Fighting bioterrorism

A Montclair State researcher is working with government agencies, pharmaceutical companies and other scientists to help the United States combat a serious threat in the war on bioterrorism.

David Rotella, the University’s Sokol Professor of Chemistry and a former research scientist in the pharmaceutical industry, was awarded a $2.5 million, five-year contract from the Defense Threat Reduction Agency (DTRA) to help develop inhibitors of the botulinum toxin, which causes botulism, a life threatening illness characterized by paralysis and respiratory failure.

“This is one of the most, if not the most, toxic agents known to man,” says Rotella. It is also a potentially powerful bioterror Rotella will work with the U.S. Army Institute for Chemical Defense, the U.S. Department of Energy’s Brookhaven National Laboratory, the University of Massachusetts at Dartmouth, the Naval Research Laboratory and pharmaceutical companies Ossianix and Hawaii Biotech to eventually disarm the threat of the botulinum toxin.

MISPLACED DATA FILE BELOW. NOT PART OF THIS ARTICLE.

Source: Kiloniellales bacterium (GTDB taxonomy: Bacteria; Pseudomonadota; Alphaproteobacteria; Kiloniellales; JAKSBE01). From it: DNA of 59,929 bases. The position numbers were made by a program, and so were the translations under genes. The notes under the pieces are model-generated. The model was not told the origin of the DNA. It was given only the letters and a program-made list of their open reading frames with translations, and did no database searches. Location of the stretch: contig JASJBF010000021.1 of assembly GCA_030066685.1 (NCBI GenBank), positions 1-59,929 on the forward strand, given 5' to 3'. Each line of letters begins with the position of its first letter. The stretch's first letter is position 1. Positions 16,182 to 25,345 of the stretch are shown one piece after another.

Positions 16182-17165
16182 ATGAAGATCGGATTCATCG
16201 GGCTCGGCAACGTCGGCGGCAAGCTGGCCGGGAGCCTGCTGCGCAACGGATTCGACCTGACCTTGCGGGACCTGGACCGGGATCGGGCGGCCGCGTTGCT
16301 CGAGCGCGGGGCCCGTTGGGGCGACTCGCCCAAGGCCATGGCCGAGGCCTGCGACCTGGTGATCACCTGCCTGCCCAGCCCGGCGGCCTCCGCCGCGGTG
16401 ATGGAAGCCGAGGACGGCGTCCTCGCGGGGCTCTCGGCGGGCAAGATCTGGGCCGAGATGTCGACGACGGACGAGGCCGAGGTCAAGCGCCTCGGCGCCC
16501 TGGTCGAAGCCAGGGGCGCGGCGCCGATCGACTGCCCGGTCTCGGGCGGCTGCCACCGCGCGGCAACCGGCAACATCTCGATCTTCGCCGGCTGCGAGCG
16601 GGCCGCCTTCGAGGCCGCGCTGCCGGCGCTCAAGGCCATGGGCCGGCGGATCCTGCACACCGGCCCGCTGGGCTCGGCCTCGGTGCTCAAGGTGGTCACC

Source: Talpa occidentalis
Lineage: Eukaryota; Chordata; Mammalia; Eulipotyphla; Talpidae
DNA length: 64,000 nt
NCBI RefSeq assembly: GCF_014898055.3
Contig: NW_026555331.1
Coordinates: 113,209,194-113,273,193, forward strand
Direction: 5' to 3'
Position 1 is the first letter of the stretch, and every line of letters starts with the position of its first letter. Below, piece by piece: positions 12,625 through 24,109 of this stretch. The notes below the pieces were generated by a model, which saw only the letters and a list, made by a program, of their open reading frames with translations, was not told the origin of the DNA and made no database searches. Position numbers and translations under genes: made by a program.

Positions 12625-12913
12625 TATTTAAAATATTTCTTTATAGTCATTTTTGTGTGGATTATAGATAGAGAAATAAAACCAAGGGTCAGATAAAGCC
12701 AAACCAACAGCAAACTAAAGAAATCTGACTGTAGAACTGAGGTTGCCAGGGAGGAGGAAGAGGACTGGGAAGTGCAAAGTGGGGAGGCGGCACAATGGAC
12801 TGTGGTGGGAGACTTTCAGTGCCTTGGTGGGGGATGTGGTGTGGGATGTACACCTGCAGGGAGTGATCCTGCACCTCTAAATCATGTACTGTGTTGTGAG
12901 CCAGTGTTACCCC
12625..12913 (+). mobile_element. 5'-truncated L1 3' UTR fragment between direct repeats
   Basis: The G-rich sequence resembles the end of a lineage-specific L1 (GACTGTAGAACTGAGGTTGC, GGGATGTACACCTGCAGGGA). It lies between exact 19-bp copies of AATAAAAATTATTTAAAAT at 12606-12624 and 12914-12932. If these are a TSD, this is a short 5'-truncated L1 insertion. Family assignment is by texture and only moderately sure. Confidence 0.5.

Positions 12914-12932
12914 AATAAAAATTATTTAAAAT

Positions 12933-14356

“The aim of the project is to identify a molecule or molecules that would provide either treatment for exposure to botulinum toxin, or provide prophylactic protection prior to exposure,” explains Rotella.

As Botox, botulinum toxin is injected in minute amounts into specific areas for localized cosmetic effects. “But if you were exposed to this by food consumption or inhalation, a larger amount of the toxin would be more broadly distributed within you, which would lead to adverse, potentially fatal, results,” says Rotella.

Because the toxin is easily produced and easily distributed, it is a major bioterrorism concern. Following exposure, time becomes the enemy, as the physical effects begin shortly thereafter. To counter this, an effective drug or antitoxin would need to be readily available for rapid administration in the event of a widespread exposure to the toxin. Developing a drug that could be administered prior to exposure and would provide protection from the toxin is also a possibility, Rotella says.

Rotella’s team, which includes a post-doctoral scientist, is working to synthesize new molecules – or inhibitors – that are potential drug candidates.

“These molecules have properties that might inhibit the enzyme botulinum A protease that we hope to improve, so that at least one compound could eventually be tested in clinical trials,” he says. The FDA requires such trials before approving new treatments for use in humans.